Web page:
Regarding the idea of legislation: I think a far simpler and more effective idea is for regulators and legislators to put researchers on notice that their work will be discounted (essentially to zero – probably epsilon > 0 in order to avoid first amendment suits) if the data and code are not provided. Much research is conducted to further both the career of the researcher and the goals of an entity that is providing the data. There is a clear desire to influence policy. But in the absence of providing the data, I see no reason why the findings should be given any weight. It does not require legislation – it only requires public servants to do their jobs (well, I suppose, that may be a long shot to hope for).

    • Keith O'Rourke says:

      > no reason why the findings should be given any weight. It does not require legislation – it only requires public servants to do their jobs

      That often is the default in some regulatory agencies.

      I would prefer random audits similar to tax audits and one university (University of Toronto) has started to do that, though at this point only to ensure ethical standards are being followed, which includes proper data management.

    • Bob Reed says:

      as Co-Editor of the Replications Section at Economics E-Journal, let me respond to Dale’s comments. We do give the original author(s) a chance to respond to a replication of their work. However, the original authors do not have veto power. Their comments are published alongside the replication. And while this adds some time on the front end of the review process, the nature of the review/publication process at Economics E-Journal, and the open access dimension of the online publishing, shortens the time to “in print” at the back end of the process. That being said, we do require that all replications make a good faith effort to reproduce the original study. This is to ensure that the replication study understands the empirical work that underlies the original study.

  2. Anoneuoid says:

    replicating experimental results can be onerous

    There are people out there who actually get pleasure from replicating research and having others try to replicate their own research (I mean no matter how it turns out). Those people actually like science.

    I know it sounds mean, but anyone who really thinks this should quit trying to do science. It means you do not actually like science. That is fine, it doesn’t make you evil or bad. It’s just like how some people enjoy exercising or fancy dinners or whatever while others don’t. Leave the science to people who enjoy doing it.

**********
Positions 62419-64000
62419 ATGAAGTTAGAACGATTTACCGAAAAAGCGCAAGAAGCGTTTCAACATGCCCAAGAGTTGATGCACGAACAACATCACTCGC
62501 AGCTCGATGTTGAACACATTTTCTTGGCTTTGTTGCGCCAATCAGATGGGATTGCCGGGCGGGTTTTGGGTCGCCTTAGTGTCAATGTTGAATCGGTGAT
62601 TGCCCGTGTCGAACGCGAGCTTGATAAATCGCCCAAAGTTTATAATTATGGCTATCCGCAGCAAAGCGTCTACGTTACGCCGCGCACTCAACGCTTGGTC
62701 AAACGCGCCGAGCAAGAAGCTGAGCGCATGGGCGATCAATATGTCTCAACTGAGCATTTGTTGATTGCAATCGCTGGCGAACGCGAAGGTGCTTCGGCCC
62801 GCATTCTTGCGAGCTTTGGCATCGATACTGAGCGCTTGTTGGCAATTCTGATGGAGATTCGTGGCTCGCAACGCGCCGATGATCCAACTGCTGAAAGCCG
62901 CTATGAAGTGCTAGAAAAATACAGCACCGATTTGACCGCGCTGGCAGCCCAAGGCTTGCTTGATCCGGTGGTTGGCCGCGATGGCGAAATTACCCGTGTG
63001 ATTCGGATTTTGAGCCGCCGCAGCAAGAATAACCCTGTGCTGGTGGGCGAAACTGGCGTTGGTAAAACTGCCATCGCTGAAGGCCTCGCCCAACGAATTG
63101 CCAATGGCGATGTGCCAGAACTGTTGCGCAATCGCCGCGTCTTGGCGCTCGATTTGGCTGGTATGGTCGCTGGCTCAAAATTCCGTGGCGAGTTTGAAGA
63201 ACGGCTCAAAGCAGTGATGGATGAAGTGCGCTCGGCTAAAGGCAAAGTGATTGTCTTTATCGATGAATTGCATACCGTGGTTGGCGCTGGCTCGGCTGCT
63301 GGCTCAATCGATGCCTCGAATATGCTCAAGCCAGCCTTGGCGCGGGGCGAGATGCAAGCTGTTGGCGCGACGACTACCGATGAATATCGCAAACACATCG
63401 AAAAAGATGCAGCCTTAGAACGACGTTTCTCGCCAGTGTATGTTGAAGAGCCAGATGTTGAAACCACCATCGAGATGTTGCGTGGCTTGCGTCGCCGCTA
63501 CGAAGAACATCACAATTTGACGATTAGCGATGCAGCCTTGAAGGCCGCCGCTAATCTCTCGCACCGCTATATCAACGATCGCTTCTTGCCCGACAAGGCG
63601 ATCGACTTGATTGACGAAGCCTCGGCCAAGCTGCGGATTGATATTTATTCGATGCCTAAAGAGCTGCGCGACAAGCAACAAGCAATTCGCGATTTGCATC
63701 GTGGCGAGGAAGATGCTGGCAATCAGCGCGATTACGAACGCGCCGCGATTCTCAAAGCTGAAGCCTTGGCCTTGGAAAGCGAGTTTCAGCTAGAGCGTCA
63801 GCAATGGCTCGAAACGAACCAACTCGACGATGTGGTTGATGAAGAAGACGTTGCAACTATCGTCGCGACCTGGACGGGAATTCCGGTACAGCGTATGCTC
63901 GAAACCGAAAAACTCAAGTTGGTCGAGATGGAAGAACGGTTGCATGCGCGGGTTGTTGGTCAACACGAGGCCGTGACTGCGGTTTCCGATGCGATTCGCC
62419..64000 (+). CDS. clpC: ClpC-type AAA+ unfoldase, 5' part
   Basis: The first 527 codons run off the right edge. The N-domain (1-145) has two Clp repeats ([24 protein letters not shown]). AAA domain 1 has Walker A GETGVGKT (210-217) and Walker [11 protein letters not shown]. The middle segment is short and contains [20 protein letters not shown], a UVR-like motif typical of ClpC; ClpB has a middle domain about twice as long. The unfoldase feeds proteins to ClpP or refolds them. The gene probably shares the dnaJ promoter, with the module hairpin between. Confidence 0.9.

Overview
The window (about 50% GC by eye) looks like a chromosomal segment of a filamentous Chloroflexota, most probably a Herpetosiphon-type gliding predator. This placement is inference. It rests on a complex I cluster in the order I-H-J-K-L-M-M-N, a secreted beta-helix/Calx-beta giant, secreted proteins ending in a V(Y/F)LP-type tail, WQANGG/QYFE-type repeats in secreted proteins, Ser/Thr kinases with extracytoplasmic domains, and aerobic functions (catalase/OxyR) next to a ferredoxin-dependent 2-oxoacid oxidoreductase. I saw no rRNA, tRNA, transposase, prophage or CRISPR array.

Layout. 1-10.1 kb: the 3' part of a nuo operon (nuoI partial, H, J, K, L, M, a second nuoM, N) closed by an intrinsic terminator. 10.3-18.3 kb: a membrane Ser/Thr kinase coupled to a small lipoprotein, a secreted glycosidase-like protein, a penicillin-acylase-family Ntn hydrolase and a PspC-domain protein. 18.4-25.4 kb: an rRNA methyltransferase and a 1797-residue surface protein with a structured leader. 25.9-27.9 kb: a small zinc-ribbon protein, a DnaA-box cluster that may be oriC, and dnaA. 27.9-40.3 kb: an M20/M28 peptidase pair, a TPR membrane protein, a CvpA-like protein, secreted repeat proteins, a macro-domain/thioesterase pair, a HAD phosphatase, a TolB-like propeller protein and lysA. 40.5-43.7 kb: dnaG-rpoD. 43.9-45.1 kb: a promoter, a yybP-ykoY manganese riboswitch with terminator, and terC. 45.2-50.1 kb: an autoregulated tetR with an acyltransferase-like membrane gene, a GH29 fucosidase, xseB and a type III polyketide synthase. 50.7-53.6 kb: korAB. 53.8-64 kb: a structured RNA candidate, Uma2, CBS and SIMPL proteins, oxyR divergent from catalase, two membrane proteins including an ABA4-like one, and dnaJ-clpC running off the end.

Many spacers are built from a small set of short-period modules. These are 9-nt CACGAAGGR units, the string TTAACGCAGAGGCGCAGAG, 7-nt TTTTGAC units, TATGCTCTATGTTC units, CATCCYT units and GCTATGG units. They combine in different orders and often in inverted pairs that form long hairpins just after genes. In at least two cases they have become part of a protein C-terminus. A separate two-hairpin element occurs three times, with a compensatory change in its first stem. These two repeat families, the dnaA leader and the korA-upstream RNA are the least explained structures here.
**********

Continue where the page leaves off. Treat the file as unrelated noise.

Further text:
3. Joseph says:

    I am happy to share code.

    But I do a lot of duplication due to data harmonization efforts and I think there is a bit of a mythology here that duplication (of any merit) on real data projects is easy. Just rerunning the code on the final data set will duplicate any errors in the analysis and assembly of the data, so one needs to rip the code apart. I am always astounded by the ways in which this process can go wrong, even with the code. there can be real effort involved in helping an outside researcher puzzle out how to make the code work on the data set (even setting the libraries correctly has been a barrier in my experience). I have taught classes where I give the students the code and the data, and it is amazing how many ways this can go wrong.

    I think there are also a couple of other thought-lets here. Journals sometimes want code now, but sometimes they provide no venue to provide it, especially if it is long.

    The modeling code, itself, is trivial compared to the (often huge) data cleaning and assembly code. I am on the verge of trying to find a way to sneak the modeling statements into the methods sections of papers because it would be more precise. But this longer and messier code often includes a lot of exploration and checking — I often have data checking code that runs into the thousands of lines.